Sheesh, What a Ghost Town!

Man, doesn’t the guy who owns this place ever come in and serve the guests? Or at least turn on the lights?

Oh wait, that’s me. Right, right. And I couldn’t even get in at first; my browser was feeding me the wrong login, and I didn’t see it.

Well, you probably wonder where I’ve been. I’m still here, still working on Sunborn. And finally finished with our local children’s theater’s run of Damn Yankees, which was loads of fun and loads of work and loads of time spent in the theater. I miss it, now that it’s over.

About a year ago, I wrote here that I was acting in a very small indie film being made here by the same guy who operates the theater where we hold our musicals. Pops the bum, if you please. (Take note, Leonard Maltin and Roger Ebert.) Well, I can’t announce yet that the film is finished, because they never got the last scene shot before winter set in. But they’re planning to do that in about two weeks, and that will be my last performance of Pops the bum—at least until the sequel. (The last scene takes place in the street, and requires closing off the street and I believe engaging a few police cars and officers to appear in the scene, also. My part, as I understand it, will involve sitting slumped against a wall looking bewildered. An easy role for me.)

And yes, outside of all that, I’m plowing ahead through the hardest part of the rewrite—the long middle—which was the biggest mess in the first draft, and requires the most rethinking in the second. Making good progress. Not as fast as I would like, but steady.

So…I gotta get back to it. But first I have to say…

Twelve planets in the solar system? You’ve got to be kidding. (The International Astronomical Union, as you probably know, is proposing just that.) Ceres a planet? Anyone who read SF in the 50’s and 60’s knows perfectly well that Ceres is an asteroid, and very important to the economy of the future asteroid belt civilization. Planet, indeed. And Pluto and Charon both planets? Come on. Xena, now—I can see calling Xena a minor planet. But not opening up the Pandora’s box of a hundred planets called “plutons.”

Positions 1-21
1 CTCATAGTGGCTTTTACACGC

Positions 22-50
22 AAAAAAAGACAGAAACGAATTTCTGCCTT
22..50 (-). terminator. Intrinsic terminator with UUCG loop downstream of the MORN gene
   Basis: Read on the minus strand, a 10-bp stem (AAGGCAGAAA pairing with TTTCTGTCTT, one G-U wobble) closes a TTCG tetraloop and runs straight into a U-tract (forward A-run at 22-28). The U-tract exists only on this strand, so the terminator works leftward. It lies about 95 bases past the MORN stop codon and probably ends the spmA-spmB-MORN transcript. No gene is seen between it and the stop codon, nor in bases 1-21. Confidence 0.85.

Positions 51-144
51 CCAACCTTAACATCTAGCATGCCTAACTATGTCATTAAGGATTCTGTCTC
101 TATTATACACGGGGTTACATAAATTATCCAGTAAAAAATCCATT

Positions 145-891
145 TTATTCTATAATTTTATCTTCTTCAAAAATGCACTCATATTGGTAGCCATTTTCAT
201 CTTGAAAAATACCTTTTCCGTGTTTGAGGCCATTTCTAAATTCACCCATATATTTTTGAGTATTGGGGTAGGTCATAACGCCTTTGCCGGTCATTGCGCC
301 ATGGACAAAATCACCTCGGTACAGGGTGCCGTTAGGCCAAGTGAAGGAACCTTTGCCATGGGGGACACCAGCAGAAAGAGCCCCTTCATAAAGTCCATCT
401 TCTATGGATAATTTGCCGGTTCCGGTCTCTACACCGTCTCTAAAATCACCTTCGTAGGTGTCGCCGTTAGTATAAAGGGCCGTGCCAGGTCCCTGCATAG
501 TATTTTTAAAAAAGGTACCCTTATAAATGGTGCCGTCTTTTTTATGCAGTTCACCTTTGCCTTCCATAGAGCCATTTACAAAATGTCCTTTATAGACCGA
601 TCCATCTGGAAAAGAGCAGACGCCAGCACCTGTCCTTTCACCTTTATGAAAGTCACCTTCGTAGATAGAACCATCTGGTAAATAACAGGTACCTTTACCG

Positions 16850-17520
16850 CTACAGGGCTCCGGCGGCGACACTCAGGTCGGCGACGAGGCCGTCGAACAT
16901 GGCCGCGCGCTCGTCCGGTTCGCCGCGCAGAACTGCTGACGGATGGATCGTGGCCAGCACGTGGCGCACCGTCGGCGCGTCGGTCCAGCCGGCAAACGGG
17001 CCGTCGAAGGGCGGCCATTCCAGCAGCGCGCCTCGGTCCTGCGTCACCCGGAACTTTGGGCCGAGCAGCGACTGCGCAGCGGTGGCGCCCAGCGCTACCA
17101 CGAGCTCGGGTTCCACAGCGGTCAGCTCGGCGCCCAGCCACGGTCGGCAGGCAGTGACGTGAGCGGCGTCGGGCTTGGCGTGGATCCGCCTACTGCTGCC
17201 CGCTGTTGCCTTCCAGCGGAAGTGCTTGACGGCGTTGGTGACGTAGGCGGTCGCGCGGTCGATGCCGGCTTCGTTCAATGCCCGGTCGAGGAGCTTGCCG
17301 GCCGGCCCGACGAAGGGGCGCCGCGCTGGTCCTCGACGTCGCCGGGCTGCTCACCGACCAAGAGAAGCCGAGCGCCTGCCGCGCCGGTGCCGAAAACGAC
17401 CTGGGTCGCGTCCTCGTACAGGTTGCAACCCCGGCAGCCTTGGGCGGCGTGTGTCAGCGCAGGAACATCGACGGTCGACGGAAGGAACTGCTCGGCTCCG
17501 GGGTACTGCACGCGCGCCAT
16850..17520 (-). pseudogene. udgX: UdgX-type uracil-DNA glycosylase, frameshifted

Reconsider, guys. Everything Pluto-size and up should be a planet. Smaller stuff should be minor planets. Wouldn’t that really just be a heck of a lot easier? And think of this: we could keep the name Xena, and it wouldn’t be breaking with tradition on the naming of major planets. Go for it!

0 Responses

  1. substandardTim
    | Reply

    I’m currently reading “The Ring of Charon” by Roger MacBride Allen. It calls Charon a moon of Pluto. This is the first that I’ve ever read one of his books. He’s excellent at making stuff up (isnt that what fiction is?) and what I mean by that precisely I’m not sure but I think it’s mostly that he’s good at making up scientific sounding reasons for why what’s happening is happening in his book.

  2. tsmacro
    | Reply

    Yeah I was wondering how Charon could be both a planet and a moon. One of the definitions of “planet” ought to be that it has it’s own unique orbit around the sun and not be in orbit around another planet. Otherwise we could start arguing that our own moon should be called a planet, after all it’s bigger than Charon. Hey not to mention the major moons of Jupiter and Saturn, shouldn’t those also be planets also if Charon is allowed to be one? This could be a confusing time for school science text book writers!

  3. Charlza
    | Reply

    I just don’t get the planet debate.

    I’ve got plenty to read in the meantime. I’m sure you’re plowing along at a nice pace. That makes for better quality 🙂

  4. tsmacro
    | Reply
    iWon News – Astronomers Say Pluto Is Not a Planet

    Ok in a week we’ve gone from 9 planets to 12 to 8 now. Of course this is what the astronomers have decided, the question becomes will the average person even pay attention or care that astonomers say that Pluto isn’t a planet anymore? You’d think there would’ve been a way that they could’ve “grandfathered” Pluto and let it remain an “honorary planet” or something.

  5. Julia
    | Reply

    That’s what I’ve been saying. Make your definition, then include Pluto for old times’ sake. And don’t tell me that’s not scientific – after all, star types have random letters attatched to them: something along the lines of O,B,A,F,G,K,M,R,N,S because when they dicovered they were wrong about the density or something they rearranged the order of the stars in their list, but left the letters as they were. And somewhere in there is a graph that reads from right to left because nobody bothered to put it straight. So I’d say there is plenty of precedent for leaving Pluto a planet.

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